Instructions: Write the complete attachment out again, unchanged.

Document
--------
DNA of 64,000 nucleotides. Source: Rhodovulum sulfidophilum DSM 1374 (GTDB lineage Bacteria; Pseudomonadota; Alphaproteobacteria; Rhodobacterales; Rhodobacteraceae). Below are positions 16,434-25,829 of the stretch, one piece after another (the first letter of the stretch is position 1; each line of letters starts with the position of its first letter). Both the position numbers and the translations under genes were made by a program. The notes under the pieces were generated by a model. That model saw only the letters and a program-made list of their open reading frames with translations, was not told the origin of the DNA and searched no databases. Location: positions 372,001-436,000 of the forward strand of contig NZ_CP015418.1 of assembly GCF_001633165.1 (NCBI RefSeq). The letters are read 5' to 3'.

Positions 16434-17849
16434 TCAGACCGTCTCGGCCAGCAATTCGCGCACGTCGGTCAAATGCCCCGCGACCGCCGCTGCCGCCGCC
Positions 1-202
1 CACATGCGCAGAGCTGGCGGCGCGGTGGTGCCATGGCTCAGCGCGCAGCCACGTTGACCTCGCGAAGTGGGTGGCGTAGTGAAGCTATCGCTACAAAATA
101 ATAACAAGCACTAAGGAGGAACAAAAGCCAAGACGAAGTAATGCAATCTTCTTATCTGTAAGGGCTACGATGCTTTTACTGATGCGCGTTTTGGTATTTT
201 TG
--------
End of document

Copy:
DNA of 64,000 nucleotides. Source: Rhodovulum sulfidophilum DSM 1374 (GTDB lineage Bacteria; Pseudomonadota; Alphaproteobacteria; Rhodobacterales; Rhodobacteraceae). Below are positions 16,434-25,829 of the stretch, one piece after another (the first letter of the stretch is position 1; each line of letters starts with the position of its first letter). Both the position numbers and the translations under genes were made by a program. The notes under the pieces were generated by a model. That model saw only the letters and a program-made list of their open reading frames with translations, was not told the origin of the DNA and searched no databases. Location: positions 372,001-436,000 of the forward strand of contig NZ_CP015418.1 of assembly GCF_001633165.1 (NCBI RefSeq). The letters are read 5' to 3'.

Positions 16434-17849
16434 TCAGACCGTCTCGGCCAGCAATTCGCGCACGTCGGTCAAATGCCCCGCGACCGCCGCTGCCGCCGCC
Positions 1-202
1 CACATGCGCAGAGCTGGCGGCGCGGTGGTGCCATGGCTCAGCGCGCAGCCACGTTGACCTCGCGAAGTGGGTGGCGTAGTGAAGCTATCGCTACAAAATA
101 ATAACAAGCACTAAGGAGGAACAAAAGCCAAGACGAAGTAATGCAATCTTCTTATCTGTAAGGGCTACGATGCTTTTACTGATGCGCGTTTTGGTATTTT
201 TG